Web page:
The Mattress House takes place two years after the events described in The Sweetness of Life. The story revolves around many of the same people, but they have moved on in that time and developed. The psychiatrist Horn is having family problems and Kovacs’s relationship with Marlene has grown. Kovacs also has to face the return of his daughter who he hasn’t seen since his divorce and he doesn’t know how to handle her. There are two problems to solve this time: a man falls to his death from some scaffolding and murder is suspected and then a beaten child is brought to the police swiftly followed by others all claiming to have been attacked by the mysterious black owl. Again, this isn’t a typical crime novel, but more an exploration of the character of the town and its inhabitants. The central theme of the story revolves around the physical punishment of children and how society reacts to that. Both Kovacs and Horn, when faced with the abused children, question their own history as fathers and the punishments they may or may not have dealt their children.
This story follows a similar structural pattern to the first book in that the chapters rotate in a regular pattern through the point of view of four characters: Kovacs, Horn, an unnamed woman who is friends with the mad priest Bauer from the first book and another unnamed girl (we learn later who she is, but I won’t say any more). It is a little frustrating that a couple of these main characters are left unnamed (whereas a myriad of details including names and backstory are given for characters we really don’t need to read about) and we are, therefore, a little at sea as to who the characters are and how their viewpoint affects what they’re describing. The prose alternates between past and present tense which I’m happy to go with if there’s a point to it, but here I was left wondering at the end what that point was.
Another, perhaps smaller point, is that both books are labelled as ‘A Kovacs and Horn Investigation’ which led me to think that the two of them would work together more this time to solve these crimes. This certainly isn’t the case and they barely even speak to each other.
Your reviewer’s main complaint about the first book was that Hochgatterer failed to tell the story he promised. In The Mattress House, however, the promised conundrum is in the main the one presented in the story. On the whole this story felt calmer from the start, as though Hochgatterer was more relaxed and had less to prove. The result is a much better book and in some ways I wish he’d ditched the first one and just gone with this book as the beginning of the series. In this story, there’s room for the reader to explore for themselves what they think is going on. As I’ve said The Sweetness of Life had far too many irrelevant characters whose lives and stories constantly distracted from the main event. Here he’s almost overcome this. I say almost because there are still too many underdeveloped characters who don’t play a vital part in the plot, other than to distract the reader, but far less than his earlier work. The main culprit is Bauer the mad priest who’s had a large section of both books devoted to him, but for me hasn’t yet earned the space. I presume that Hochgatterer has plans for him in future books, but this reviewer thinks he should have been given a larger role in this story if he’s to be worth reading about.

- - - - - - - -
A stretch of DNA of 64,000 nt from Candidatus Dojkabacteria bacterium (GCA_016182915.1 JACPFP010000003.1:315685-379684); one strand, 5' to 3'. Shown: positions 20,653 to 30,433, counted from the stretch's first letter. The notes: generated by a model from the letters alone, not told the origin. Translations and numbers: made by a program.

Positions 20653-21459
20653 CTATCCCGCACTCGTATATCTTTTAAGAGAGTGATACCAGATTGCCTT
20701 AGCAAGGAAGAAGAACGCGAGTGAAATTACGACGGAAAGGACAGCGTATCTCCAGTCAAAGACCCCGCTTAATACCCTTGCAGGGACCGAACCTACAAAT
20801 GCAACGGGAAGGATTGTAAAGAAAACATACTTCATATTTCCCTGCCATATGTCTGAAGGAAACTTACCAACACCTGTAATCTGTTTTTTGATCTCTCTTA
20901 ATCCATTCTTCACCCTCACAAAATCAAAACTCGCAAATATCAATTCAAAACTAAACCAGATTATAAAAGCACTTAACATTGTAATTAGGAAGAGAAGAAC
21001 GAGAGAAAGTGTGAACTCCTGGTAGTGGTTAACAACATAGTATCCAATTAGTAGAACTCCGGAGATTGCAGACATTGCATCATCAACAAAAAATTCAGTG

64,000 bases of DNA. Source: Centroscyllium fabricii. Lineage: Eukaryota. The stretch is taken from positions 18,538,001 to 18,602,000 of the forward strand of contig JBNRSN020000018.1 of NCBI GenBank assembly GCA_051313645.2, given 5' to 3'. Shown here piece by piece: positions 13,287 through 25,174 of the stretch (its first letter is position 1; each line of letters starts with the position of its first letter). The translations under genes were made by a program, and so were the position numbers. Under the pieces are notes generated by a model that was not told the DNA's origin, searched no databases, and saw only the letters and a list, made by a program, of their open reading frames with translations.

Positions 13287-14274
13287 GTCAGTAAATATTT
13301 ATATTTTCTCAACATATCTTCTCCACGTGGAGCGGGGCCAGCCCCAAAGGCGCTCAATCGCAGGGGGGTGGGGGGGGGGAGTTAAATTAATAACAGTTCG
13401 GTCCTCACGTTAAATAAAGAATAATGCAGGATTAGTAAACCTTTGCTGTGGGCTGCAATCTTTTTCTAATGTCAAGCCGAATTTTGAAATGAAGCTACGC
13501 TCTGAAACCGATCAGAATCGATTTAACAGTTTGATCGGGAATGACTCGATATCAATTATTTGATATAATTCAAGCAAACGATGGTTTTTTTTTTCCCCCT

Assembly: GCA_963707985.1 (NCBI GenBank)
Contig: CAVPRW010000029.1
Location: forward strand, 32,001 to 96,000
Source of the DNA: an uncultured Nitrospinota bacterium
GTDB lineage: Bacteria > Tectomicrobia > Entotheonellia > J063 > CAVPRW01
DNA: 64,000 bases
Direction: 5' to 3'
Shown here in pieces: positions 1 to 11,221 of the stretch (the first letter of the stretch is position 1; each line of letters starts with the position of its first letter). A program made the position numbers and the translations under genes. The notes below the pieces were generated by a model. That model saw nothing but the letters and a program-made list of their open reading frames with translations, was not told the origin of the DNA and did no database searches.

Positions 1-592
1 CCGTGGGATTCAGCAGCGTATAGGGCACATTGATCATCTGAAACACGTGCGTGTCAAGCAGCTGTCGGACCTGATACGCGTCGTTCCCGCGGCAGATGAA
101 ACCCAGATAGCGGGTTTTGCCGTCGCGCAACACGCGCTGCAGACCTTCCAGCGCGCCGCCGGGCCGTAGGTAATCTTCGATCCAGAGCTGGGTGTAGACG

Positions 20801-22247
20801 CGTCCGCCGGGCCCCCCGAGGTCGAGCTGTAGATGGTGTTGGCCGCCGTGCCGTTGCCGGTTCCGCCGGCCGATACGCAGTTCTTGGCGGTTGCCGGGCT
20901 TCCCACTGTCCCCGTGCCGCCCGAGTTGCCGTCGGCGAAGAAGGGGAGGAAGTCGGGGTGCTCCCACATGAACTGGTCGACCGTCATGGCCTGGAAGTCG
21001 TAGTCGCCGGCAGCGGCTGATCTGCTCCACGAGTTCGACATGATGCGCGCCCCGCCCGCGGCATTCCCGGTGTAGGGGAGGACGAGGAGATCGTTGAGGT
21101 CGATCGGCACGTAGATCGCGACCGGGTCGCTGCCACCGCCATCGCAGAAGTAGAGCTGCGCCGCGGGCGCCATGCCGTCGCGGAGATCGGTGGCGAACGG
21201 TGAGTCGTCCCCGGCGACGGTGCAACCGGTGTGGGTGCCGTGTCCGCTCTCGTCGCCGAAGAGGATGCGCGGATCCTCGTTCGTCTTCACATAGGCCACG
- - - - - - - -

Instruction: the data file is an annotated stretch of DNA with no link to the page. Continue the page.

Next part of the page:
I still found Horn a difficult character. I’m not sure if there are editing mistakes, but Horn constantly seems to be trying to remember something and we never really find out what it is. He also seems to be strangely passively violent, something which is never fully explored, yet I wanted it to be. Kovacs has developed and I found myself warming to him and his story. One of his colleagues, Demski, is abroad for the whole story and yet is quite important. I found myself unsettled by his absence and felt that he should have returned at some point, especially when there are a lot of other characters doing nothing.
The best part about these books is Hochgatterer’s ability to evoke setting. Furth is an imaginary Alpine village, but having read both books I feel as though I’ve been there. He’s changed the season for this second story and the effect is quite dramatically different and that shows a real skill.
Just a little word at the end for Jamie Bulloch, the translater. He’s done a good job with both books and there wasn’t the clunkiness that can result from not reading in the original language and I managed to forget that I was reading a translation.
Any Cop?: I feel quite torn about deciding this on this occasion. In respect of The Sweetness of Life I’d have to say give it a miss. It won’t make a great deal of difference to your understanding of the second. As for The Mattress House, yes I enjoyed it, but did I understand it all? I’m not sure I did in the end, as I just don’t think he successfully brings everything together so we can see why we’ve read some of the storylines, particular the sections dealing with mad priest Bauer and the mysterious unnamed woman. The themes he presents are interesting and worth considering in detail, but he’s too easily distracted as a writer and focuses too intently on irrelevant details at the expense of the real story. There’s bound to be more involving Kovacs and Horn and I may give him another chance, but then again I may not.